Of course you’ll want to visit the favorites. Just be sure to leave time to check out Monterey's hidden sweet spots.
Star 17-Mile Drive
When 17-Mile Drive opened in 1881, tourists traversed the stellar stretch of California’s coast in horse-drawn carriages. Today carriages are horseless and their occupants see more mansions and golf courses. Here’s what hasn’t changed: the unparalleled views of the mighty Pacific as it pounds the boulders at Point Joe. Autos pay a $9.75 toll, but walkers and bicyclists enjoy the scenery for free. Pebble Beach, (800) 654-9300, pebblebeach.com.
Secret Jacks Peak Skyline Nature Trail
Nineteenth-century landowner David Jacks gave his name to two Monterey superlatives: its most famous cheese and its highest point, 1,068-foot Jacks Peak. This heavily wooded area is threaded with trails, but choose the shady, mile-long Skyline Nature Trail to start with. Extensive interpretive signs offer an introduction to the inland ecosystem. You’ll wander past native Monterey pines and sticky monkey flowers, and may spot pygmy nuthatches and chestnut-backed chickadees. In a bank of exposed shale, you can make out marine fossils, evidence that the whole region was once underwater. Breaks in the trees reveal stunning views of the Pacific, but Jacks Peak is a reminder that there’s more to Monterey than coastline. 25020 Jacks Peak Park Rd., (888) 588-2267, www.co.monterey.ca.us/parks.
Star Cannery Row
Immortalized in John Steinbeck’s 1945 novel,
Secret Path of History
Stroll the whole length of this self-guided walking tour and you’re talking two miles and 55 historic landmarks ranging from a Moorish 1926 theater to California’s first post office. As you walk around downtown, keep an eye out for the gold tiles in the sidewalk that mark the route, then follow for as long as you like. Or, for the entire tour, start from one end at the Presidio Museum on Corporal Ewing Road or the other end at the Royal Presidio Chapel on Church Street. The small, elegant chapel, built of sandstone and adorned with two bronze bells, was founded in 1770. The adjoining museum brims with artifacts, such as an old iron press once used to flatten Communion wafers. Five minutes away, you can visit the house where Robert Louis Stevenson briefly lodged, now a museum dedicated to his life, and view gleaming furniture from his childhood home and antique editions of his works. Even on the noisiest day, it is silent and serene within the thick adobe walls.
Star Monterey Bay Aquarium
Some people visit the aquarium as part of a trip to Monterey, CA; others visit Monterey as part of a trip to the aquarium. Home to 550 unique sea species, the aquarium pumps 2,000 gallons of seawater straight from Monterey Bay into its tanks every minute, to supply nearly natural habitats such as the 28-foot-tall Kelp Forest exhibit. Join 1.8 million visitors a year for a close look at sea slugs, sea otters, bluefin tuna, and a host of otherworldly creatures such as the intelligent giant Pacific octopus. 886 Cannery Row, (831) 648-4800, montereybayaquarium.org.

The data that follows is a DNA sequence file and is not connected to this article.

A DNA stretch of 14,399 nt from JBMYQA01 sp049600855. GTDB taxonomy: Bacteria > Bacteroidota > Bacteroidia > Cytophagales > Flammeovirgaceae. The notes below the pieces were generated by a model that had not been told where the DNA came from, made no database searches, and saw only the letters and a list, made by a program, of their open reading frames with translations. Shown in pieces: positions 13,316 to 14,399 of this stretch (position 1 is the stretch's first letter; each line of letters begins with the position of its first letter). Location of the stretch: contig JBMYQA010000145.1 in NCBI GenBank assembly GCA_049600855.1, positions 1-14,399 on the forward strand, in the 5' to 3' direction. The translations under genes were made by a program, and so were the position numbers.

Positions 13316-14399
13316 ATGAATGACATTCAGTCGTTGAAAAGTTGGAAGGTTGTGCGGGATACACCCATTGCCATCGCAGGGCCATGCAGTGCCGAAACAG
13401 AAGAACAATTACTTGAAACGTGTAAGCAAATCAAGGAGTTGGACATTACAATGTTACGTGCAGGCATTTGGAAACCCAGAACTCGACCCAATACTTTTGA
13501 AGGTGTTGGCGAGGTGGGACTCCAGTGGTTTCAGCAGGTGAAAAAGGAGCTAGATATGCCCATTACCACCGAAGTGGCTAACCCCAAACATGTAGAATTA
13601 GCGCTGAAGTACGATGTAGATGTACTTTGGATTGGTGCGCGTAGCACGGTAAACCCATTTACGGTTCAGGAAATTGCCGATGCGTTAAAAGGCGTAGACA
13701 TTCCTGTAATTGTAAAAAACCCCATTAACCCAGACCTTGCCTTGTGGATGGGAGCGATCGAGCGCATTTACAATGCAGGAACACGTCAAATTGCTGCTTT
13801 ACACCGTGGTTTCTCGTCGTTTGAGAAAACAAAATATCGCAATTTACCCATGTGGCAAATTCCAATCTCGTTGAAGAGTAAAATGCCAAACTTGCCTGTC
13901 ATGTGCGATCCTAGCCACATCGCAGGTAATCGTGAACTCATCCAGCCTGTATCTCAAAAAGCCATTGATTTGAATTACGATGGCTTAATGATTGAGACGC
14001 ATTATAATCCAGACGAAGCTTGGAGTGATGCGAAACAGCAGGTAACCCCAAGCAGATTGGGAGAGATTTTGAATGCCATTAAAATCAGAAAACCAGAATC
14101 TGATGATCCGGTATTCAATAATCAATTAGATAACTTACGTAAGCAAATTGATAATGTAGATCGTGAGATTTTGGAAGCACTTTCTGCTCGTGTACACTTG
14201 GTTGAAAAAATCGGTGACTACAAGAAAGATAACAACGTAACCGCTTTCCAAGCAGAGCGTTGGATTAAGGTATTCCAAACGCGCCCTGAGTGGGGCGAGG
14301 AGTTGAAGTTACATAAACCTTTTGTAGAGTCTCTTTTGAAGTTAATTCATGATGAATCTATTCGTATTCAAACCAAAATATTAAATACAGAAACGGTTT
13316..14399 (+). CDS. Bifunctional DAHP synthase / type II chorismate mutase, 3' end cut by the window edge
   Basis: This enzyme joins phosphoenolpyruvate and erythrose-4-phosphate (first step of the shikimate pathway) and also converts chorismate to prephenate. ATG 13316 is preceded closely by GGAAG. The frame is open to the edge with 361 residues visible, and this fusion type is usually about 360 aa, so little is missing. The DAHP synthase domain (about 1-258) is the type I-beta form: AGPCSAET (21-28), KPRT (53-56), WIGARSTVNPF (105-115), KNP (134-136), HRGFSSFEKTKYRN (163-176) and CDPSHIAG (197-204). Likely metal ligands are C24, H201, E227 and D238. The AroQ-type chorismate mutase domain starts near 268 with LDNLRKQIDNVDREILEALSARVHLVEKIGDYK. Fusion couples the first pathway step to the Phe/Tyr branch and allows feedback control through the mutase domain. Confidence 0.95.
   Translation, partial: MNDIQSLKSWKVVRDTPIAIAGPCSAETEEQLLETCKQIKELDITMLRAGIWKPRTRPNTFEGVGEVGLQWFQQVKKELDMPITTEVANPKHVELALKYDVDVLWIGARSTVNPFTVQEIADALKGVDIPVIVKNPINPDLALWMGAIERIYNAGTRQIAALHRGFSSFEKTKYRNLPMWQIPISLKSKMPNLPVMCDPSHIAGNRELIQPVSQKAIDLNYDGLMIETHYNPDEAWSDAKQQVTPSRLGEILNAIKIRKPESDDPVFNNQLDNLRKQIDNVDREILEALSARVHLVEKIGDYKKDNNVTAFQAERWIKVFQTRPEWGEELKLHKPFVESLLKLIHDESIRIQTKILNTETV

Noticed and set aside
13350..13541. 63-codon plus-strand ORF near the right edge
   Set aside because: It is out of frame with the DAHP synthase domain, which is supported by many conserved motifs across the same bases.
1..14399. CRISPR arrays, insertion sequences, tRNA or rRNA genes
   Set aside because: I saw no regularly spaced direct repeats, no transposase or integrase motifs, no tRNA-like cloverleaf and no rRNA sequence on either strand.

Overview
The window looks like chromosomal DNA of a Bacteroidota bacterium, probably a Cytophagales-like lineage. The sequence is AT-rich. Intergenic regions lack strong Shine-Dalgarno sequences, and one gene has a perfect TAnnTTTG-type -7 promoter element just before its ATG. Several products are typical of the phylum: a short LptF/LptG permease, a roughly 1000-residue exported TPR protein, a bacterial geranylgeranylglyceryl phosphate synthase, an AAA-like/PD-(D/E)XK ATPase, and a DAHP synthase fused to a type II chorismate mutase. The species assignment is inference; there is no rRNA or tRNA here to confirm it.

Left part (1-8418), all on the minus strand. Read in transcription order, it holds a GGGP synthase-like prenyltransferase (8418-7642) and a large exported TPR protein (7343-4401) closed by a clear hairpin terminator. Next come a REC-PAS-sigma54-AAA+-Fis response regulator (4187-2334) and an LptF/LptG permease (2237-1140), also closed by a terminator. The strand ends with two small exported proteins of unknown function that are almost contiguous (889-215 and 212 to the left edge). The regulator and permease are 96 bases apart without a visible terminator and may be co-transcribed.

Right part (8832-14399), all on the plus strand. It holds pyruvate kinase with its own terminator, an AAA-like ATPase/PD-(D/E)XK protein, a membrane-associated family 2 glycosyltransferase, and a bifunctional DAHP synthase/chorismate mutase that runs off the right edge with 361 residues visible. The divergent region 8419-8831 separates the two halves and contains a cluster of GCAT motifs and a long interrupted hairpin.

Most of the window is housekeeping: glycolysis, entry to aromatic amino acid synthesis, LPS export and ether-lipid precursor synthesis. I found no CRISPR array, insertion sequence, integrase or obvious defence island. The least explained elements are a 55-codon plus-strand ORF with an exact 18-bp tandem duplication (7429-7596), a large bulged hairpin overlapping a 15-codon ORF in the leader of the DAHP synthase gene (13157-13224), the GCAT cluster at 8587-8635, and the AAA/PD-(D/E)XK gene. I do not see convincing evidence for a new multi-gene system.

Secret Museum of Monterey
Fish were once so abundant in Monterey Bay that immigrants flocked to partake of the bounty. The compact and eclectic museum commemorates those bygone days and the rollicking ocean-centric culture of the region. You’ll find a model of a sailboat called a felucca—its design imported by Italian fishermen—which evolved into the motorized craft called a Monterey. Japanese divers dominated the once booming abalone industry, descending into the perilous waters for the prized mollusk. You can see a replica of one of their diving helmets, which resembles a robot’s head. Like many cultural collections, this one displays some wonderful curiosities, such as a gnarled albatross beak, macabre and strangely beautiful, that was used as a receptacle for beeswax. What does beeswax have to do with Monterey Bay? Fishermen used it to wax their needles for mending heavy canvas sails. 5 Custom House Plaza, (831) 372-2608, museumofmonterey.org.
Star Restaurant 1833
This imposing adobe house, built in 1833, opened as a restaurant in 2011, with four outdoor fire pits and seven eating areas, ranging from an intimate balcony setting to a large dining room lit by vintage chandeliers. A creative menu offers bacon-cheddar biscuits with maple chile butter, gnocchi with braised rabbit, and Parmesan-crusted chicken. The bar stocks over 20 bourbons and 16 brands of absinthe. You can order the fabled green spirit to be served flaming at your table or mixed in a cocktail. 500 Hartnell St., (831) 643-1833, restaurant1833.com.
Secret Ocean Sushi Deli
A petite storefront serves a steady stream of locals who come for . . . well, what don’t they come for? The tiny kitchen turns out gyoza, donburi, teriyaki salmon, and beef curry. In the mood for udon? They’ve got it. Ramen? No problem. Octopus fritters? Why not? As the name suggests, you’ll find sushi, and the selections are endless. Grab a bottle of sparkling sake from the refrigerator case and mochi, the sticky Japanese rice confection, for dessert. Not a mochi fan? Walk a few blocks to Paris Bakery for a princess cake draped with marzipan and perched on a sugar cookie. In its intricate beauty, it could almost be Japanese. Ocean Sushi Deli: 165 Webster St., (831) 645-9876, oceansushi.com. Paris Bakery: 271 Bonifacio Place, (831) 646-1620, parisbakery.us.
Photography by David H. Collier
This article was first published in November 2013. Some facts may have aged gracelessly. Please call ahead to verify information.